ECON/ENVS 231 – SPRING 2007
MW(F) 2:30-3:50 PM
AJLC 120 (Hallock auditorium)
Prof. Gaudin Office: 775-8915; Econ Dept: 775-8483
Rice Hall 027 (basement) Cell (use sparingly!): 440-319-0809
firstname.lastname@example.org Web: http://www.oberlin.edu/faculty/sgaudin
OFFICE HOURS: Tuesdays 2:30-4:30pm and Wednesdays 10-11-00 am. I have a SIGN-UP SHEET by my door and
will be there if I see your name on the sheet before I go home the previous day. You can show up during office hours
without signing up “at your own risk”. The sign-up sheet also includes additional slots in case you cannot make my
office hours. Sign up in empty slots 24 hours ahead; send me a confirmation email if it is outside of office hours. If I
am not there at the time you signed up, please go up to the econ department (Rice 233) to track me down. I do NOT
make or reschedule appointments by any other means, including email. I am usually available to talk after class.
CLASS MEETINGS: The class meets normally on Mondays and Wednesdays. Friday class times will be used along
the semester for special classes, exams, class make-ups if necessary and project presentations at the end of the semester.
Keep Fridays open.
DESCRIPTION: The course is an introduction to the theory and practice of environmental economics. The emphasis
is on understanding how the basic tools of economic analysis are used to identify sources of environmental problems,
value environmental resources, and design environmental policy within the framework of a market based economic
system. Illustration topics (air/water pollution, ozone depletion/global warming, solid waste management, etc.) are used
throughout the course. Other topics include benefit cost analysis, voluntary action by firms, and the economics of
PREREQUISITES: ECON 101. I will not take time inside or outside the classroom to explain basic concepts that are
covered in respectable economics principles textbooks. If you realize you have forgotten some of the material, use my
refresher notes (online) and Principles of Economics textbooks.
OBJECTIVE: After taking this course, you should be able to explain the microeconomic foundations of environmental
problems, conflicts, and policy and be able to carry out economic analysis of real-world environmental issues using the
tools developed in class.
[S] Robert Stavins, ed. “Economics of the Environment, Selected Readings” Fifth Edition. Norton 2005. A significant
number of articles from the book will be required reading.
[CT] Scott J. Callan and Janet M. Thomas “Environmental Economics and Management: Theory, Policy, and
Applications” Fourth Edition. Thomson/South-Western Pubs. (2007).
Previous editions of these books could be used as most of the content has not significantly changed. Make sure you
check with someone who has the current edition as readings are assigned, especially for CT.
2/ On reserve
• [TG] Theodore Goldfarb ed. “Taking Sides: Clashing Views on Controversial Environmental Issues” Ninth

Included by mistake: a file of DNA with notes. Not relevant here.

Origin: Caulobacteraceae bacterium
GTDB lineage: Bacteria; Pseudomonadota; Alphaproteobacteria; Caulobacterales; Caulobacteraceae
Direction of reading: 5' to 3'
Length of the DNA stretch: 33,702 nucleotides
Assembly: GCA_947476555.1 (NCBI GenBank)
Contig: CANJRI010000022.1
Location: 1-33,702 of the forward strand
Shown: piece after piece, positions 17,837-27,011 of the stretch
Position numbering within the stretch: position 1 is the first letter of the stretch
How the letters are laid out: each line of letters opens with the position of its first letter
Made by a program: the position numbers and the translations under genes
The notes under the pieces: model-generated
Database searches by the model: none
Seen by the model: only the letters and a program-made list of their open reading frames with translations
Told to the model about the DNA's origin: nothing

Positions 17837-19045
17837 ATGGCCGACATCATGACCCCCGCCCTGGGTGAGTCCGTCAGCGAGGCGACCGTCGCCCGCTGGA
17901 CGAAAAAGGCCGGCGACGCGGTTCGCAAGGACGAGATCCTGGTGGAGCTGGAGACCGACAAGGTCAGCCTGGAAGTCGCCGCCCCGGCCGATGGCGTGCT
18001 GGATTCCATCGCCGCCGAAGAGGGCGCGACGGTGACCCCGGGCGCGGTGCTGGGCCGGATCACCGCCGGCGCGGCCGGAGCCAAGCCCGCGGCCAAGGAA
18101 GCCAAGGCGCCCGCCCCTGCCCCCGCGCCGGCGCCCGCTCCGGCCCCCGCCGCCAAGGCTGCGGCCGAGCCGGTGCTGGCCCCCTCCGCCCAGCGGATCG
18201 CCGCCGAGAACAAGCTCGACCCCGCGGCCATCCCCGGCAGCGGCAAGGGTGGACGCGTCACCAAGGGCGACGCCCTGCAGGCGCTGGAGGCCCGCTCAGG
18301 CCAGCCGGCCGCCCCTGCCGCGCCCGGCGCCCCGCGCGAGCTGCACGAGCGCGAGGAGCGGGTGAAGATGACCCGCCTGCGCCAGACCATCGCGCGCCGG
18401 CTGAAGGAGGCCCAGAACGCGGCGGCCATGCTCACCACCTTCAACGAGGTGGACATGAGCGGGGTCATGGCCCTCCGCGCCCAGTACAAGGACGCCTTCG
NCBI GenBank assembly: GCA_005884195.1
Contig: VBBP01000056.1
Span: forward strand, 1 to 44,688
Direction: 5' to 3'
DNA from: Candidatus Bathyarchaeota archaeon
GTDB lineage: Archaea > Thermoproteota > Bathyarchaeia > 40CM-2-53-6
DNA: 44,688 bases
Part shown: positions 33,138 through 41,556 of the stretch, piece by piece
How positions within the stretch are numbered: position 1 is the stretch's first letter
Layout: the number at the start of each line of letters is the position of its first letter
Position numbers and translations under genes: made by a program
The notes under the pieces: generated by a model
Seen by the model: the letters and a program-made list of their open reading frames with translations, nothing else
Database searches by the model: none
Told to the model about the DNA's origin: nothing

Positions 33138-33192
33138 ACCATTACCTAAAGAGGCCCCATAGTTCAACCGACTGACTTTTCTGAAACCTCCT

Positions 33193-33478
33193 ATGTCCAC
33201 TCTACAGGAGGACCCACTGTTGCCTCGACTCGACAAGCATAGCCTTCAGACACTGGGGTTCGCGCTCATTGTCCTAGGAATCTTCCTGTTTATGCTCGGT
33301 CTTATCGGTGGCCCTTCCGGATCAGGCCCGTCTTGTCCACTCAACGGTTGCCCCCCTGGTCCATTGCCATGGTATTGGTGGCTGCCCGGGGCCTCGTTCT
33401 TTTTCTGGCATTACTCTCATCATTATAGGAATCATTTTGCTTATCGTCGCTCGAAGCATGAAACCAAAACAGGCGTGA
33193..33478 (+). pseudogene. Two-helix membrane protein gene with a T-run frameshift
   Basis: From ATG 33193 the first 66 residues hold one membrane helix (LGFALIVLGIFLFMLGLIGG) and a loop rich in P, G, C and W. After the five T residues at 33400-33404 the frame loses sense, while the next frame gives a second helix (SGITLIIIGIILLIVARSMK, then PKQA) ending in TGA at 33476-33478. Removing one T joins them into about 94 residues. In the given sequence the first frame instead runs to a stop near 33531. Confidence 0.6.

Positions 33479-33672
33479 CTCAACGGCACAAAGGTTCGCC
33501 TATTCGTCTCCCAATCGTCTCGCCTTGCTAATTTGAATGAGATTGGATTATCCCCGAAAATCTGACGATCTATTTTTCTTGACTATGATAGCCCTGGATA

Edition McGraw Hill Higher Education, 2000. Background for debates, although not sufficient for debaters!
• Barry and Martha Field “Environmental Economics, an Introduction” Third Edition. McGraw Hill-Irwin 2002. –
A less technical coverage of many issues we will cover in class
• Barry Field “Natural Resource Economics: An Introduction” McGraw Hill-Irwin 2000 Check it out if you want to
find out about topics to be covered in a Natural Resource econ class – reserve under ECON/ENVS 331
WEB SITE AND BLACKBOARD: Using my Website will be an integral part of the course. I have developed its
main structure at http://www.oberlin.edu/faculty/sgaudin and will update it regularly as the semester unfolds. All
reading assignments, supplement handouts, supplementary notes, and grades will be posted on the Web. You are
responsible for accessing the course web-page on a regular basis. Not being aware of material on the Web or having
technical problems accessing the material is no excuse to not do the work. Computer labs on campus are equipped
with the right software to access the material. Blackboard will be used for a few features such as a quiz, communication,
and feedback. Discussion groups will facilitate the sharing of ideas for debates and projects.
ECON/ENVS 231 – Syllabus p. 2 of 4
GRADING AND COURSE REQUIREMENTS:
Class Participation (see below) 10%
Class Debates/Projects (see below) 15%
Homework (4 problem sets) 15%
1 Midterm Exam 25% (15%)
1 Final Exam 35% (45%)
Participation: Self-evaluated. You need to keep a JOURNAL with entries documenting briefly your participation for
each class meeting. I am not expecting a description of the material covered each day, I want your input/reactions about
the assigned readings and the material covered in class and a critical self evaluation of your engagement. Opportunities
given to openly participate on a particular day will vary. Thoughts that you did not express in class because I or other
talked too much or your thought was not yet well formulated should be included in the entry. Get used to writing it as
soon as possible after the class. I will give more info about this as I figure out if we can use a new feature of
Blackboard. On the last day of classes, turn in your journal and a one-page assessment of your participation with
an overall grade (0-10 – see below) and a one or two paragraph argument justifying the grade you are giving
Basis for self-evaluation is “active” attendance (by active I mean intellectually involved), note taking, participation in
discussions, and attempt to answer/ask questions. The grade scale is from 0 to 10 with 10 being the highest possible